A worker dismantles McDonald’s Golden Arches as he removes signage from the logo of a drive-thru restaurant in the city of Kingisepp, in Russia’s Leningrad region, Thursday. Sunday marks a new dawn as former McDonald’s restaurants in Russia reopen under new branding and ownership. (Anton Vaganov, Reuters)
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MOSCOW – Sunday marks a new dawn for Russia’s fast-food lovers as former McDonald’s restaurants reopen under new branding and ownership, more than three decades after the arrival of the hugely popular Western fast-food chain.
The relaunch will begin on Russia Day, a patriotic holiday that celebrates the country’s independence, at the same iconic location on Moscow’s Pushkin Square, where McDonald’s first opened in Russia in January 1990.
In the early 1990s, when the Soviet Union collapsed, McDonald’s came to embody a thaw from Cold War tensions and was a vehicle for millions of Russians to experience American food and culture. The brand’s departure is now a powerful symbol of how Russia and the West are once again turning their backs on each other.
McDonald’s said last month it was selling its restaurants in Russia to one of its local licensees, Alexander Govor. The deal marked one of the most important business outings since Russia sent tens of thousands of troops to Ukraine on February 24.
McDonald’s iconic “Golden Arches” have been taken down at locations in Moscow and St. The reopening will initially cover 15 locations in Moscow and the surrounding region.
The name of the new network remains a closely guarded secret. A change in the name of the McDonald’s app on Friday to ‘My Burger’ generated some excitement online, but the chain’s press team said this was only temporary, the daily RBC reported.
A motto on the app’s homepage read: “Some things are changing, but stable work is here to stay.”
Russian media, citing leaked footage of the new menu, reported the renaming of dishes such as Filet-O-Fish to ‘Fish Burger’ and Chicken McNuggets to simply ‘Nuggets’. Reuters was unable to verify the changes.
Govor said he plans to expand the new brand to 1,000 locations across the country and reopen all of the chain’s restaurants within two months. But there may be some headwinds.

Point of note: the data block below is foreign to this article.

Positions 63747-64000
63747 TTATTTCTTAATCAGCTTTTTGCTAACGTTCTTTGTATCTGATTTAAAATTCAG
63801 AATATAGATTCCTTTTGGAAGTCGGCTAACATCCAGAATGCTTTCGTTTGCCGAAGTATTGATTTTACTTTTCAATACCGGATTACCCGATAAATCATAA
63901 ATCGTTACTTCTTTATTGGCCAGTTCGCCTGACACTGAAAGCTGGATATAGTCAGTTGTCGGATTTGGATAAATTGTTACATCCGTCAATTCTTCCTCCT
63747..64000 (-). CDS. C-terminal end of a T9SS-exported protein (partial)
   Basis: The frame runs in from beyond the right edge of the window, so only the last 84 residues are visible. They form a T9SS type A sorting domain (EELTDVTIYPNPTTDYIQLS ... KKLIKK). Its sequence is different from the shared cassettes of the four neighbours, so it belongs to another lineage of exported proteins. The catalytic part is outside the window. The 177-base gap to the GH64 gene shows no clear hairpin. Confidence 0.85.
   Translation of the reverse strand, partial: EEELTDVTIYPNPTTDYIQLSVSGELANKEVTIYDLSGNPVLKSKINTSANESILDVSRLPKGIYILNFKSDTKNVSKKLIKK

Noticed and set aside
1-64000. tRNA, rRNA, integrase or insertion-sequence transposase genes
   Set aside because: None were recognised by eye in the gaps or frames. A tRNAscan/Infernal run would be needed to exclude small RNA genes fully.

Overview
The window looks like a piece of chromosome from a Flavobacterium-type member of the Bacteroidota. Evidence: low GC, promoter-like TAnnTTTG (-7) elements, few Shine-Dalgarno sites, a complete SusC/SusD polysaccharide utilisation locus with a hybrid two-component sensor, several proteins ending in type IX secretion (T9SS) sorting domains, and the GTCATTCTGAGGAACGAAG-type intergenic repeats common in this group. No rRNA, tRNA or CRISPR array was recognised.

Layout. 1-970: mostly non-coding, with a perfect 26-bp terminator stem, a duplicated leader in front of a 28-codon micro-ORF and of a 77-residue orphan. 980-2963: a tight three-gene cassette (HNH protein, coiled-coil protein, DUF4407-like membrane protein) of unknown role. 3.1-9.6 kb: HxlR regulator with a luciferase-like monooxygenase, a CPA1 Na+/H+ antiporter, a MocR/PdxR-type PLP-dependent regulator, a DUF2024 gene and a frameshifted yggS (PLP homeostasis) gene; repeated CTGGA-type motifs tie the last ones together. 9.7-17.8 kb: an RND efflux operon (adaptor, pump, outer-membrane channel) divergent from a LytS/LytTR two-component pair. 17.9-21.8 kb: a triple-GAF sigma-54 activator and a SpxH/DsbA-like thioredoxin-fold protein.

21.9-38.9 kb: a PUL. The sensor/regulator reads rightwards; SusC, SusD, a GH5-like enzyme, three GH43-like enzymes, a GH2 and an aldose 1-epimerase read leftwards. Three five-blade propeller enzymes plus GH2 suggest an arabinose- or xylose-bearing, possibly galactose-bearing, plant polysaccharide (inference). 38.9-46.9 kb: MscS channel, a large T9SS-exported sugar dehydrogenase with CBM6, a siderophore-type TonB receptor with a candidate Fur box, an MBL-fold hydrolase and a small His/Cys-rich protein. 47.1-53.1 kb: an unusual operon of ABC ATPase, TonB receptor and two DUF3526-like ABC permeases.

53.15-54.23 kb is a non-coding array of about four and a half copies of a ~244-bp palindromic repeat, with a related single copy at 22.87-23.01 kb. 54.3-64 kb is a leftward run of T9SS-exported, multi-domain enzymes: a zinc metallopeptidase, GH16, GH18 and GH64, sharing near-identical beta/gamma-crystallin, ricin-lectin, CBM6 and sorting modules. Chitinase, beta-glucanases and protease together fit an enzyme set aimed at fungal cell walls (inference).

It takes decades to build a brand, said Peter Gabrielsson, professor of International Marketing at the University of Vaasa in Finland, and the new launch is crucial to the brand’s future success.
“Opening day is important because it’s the first time consumers can really feel, touch and see the brand and what it stands for,” he said. “It’s important what the reaction is and obviously people are going to compare it to McDonald’s.”
It matters what the reaction will be and obviously people will compare it to McDonald’s.
–Peter Gabrielsson, Vaasa University of Finland
McDonald’s, the world’s largest hamburger chain, owned 84% of its nearly 850 restaurants across Russia and took on a charge of up to $1.4 billion after the sale to Govor, whose GiD LLC had previously managed 25 restaurants. .
McDonald’s Russia’s Oleg Paroev said that other franchisees would have the option to work under the new brand, but McDonald’s traditional brand will leave the country. McDonald’s said it will keep its trademarks.
Last year, McDonald’s generated about 9%, or $2 billion, of its revenue in Russia and Ukraine. McDonald’s has the right to buy its restaurants in Russia within 15 years, but many terms of the sale to Govor remain unclear.
TASS news agency said on Wednesday that McDonald’s will remain open as usual at airports and train stations in Moscow and St Petersburg until 2023, citing a source close to Rosinter Restaurants, another franchisee.
“Rosinter has a unique agreement under which the US corporation cannot take away the franchise. They can operate in peace,” the source told TASS.
Rosinter declined to comment. McDonald’s did not immediately respond.